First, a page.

Part D Perspectives: Elder Care Advocacy of Florida

Part D Perspectives: Elder Care Advocacy of Florida

11.28.12 | By Kaelan Hollon

Below is the latest guest post in our "Part D Perspectives" series, which we'll be hosting during the 2013 Medicare Part D Open Enrollment Period (Oct. 12 - Dec. 7).

Austin Curry, executive director of Elder Care Advocacy of Florida, shares his views on the importance of Part D and what we can to do ensure it continues to help eligible Florida residents:

Elder Care Advocacy of Florida is a volunteer organization committed to caring for our elders in their time of need. Our volunteers are retired executives and government workers, and because we are elders ourselves, we relate very well to the people we're speaking with. We go to great lengths to be non-partisan and non-political, and people respond because they know our organization is not about making money.

One of the many things we do is educate elders in the state about Part D. We have a good matrix of available Part D plans, and we meet with people one-on-one to review their options and ultimately advise them on the best possible plan. We try to help them save money and get good healthcare, which puts them that much further ahead. But helping people get further ahead could become increasingly difficult as both Medicare and Part D face significant cuts.

We have been confronted with a number of fiscal budget challenges, and as a result, I understand that the program needs to evolve over time, but any changes or improvements must be implemented in a studious and meticulous manner. Arbitrary changes would be detrimental to the individuals who depend on Part D. Drastic measures to reform or revitalize the program, including the imposition of Medicaid-style rebates, aren't necessary because it is already helping people and coming in under budget.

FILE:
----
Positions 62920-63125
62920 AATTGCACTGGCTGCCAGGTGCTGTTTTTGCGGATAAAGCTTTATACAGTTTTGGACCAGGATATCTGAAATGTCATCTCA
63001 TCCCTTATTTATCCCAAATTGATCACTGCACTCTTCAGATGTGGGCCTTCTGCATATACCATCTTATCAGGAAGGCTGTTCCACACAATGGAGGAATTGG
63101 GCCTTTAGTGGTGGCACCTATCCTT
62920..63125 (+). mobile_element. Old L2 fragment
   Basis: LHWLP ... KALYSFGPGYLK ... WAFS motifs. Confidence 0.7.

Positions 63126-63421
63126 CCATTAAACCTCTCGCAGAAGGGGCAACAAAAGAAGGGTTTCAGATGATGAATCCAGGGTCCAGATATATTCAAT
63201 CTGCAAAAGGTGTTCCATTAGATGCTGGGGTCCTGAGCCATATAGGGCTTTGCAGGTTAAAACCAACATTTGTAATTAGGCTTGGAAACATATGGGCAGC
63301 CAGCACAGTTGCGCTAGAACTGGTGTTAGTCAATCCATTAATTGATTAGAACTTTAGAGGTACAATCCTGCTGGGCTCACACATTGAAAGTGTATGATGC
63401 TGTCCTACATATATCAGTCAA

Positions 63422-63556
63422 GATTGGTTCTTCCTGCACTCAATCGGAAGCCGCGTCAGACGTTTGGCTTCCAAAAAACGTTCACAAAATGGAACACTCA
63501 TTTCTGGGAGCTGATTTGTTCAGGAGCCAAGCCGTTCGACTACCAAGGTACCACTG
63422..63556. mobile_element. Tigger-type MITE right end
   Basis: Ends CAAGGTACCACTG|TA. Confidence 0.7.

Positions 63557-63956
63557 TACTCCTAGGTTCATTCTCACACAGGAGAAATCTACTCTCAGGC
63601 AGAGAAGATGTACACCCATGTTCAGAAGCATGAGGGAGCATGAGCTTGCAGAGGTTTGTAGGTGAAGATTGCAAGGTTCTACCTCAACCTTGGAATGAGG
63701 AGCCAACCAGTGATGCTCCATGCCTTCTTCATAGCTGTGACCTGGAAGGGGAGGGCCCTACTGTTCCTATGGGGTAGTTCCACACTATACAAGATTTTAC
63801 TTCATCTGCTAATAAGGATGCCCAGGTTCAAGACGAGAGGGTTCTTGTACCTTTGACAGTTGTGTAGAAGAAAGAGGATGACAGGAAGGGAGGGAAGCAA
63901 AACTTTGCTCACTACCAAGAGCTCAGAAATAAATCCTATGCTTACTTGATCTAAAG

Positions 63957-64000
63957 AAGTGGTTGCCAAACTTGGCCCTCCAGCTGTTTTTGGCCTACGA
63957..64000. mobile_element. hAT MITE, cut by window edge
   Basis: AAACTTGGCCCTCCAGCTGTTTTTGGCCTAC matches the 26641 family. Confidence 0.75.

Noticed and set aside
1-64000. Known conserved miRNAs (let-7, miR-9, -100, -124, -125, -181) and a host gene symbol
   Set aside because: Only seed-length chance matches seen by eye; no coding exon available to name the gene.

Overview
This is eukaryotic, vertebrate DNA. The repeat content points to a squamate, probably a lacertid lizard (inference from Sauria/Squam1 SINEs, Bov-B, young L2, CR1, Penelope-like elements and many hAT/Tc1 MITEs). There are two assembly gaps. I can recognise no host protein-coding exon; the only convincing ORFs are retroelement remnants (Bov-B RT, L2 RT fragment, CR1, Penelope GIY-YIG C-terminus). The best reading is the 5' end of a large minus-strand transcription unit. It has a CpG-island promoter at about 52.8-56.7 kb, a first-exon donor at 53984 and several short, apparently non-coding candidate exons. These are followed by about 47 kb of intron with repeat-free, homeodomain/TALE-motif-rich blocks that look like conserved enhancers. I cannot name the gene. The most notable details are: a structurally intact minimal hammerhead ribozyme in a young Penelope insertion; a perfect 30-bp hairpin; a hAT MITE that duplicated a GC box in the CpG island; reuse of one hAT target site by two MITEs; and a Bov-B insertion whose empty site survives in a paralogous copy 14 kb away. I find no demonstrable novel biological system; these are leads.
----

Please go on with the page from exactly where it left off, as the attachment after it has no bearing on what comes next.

I was with Bob Dole when we launched Part D. It was a battle to implement when it started and again to keep it going because detractors have always downplayed its success. But the program works. It benefits the people and saves lives, and should be recognized as a best practice. I have seen first hand in Florida how it has helped seniors and persons with disabilities. They see the benefits it provides and encourage others to join.

In my view, Part D is working for those who need it most. The vast majority of participants is satisfied and would not be able to afford medications without it. We are facing unprecedented financial difficulties, but with the right changes, the program will remain a success and continue to help millions of seniors for years to come.

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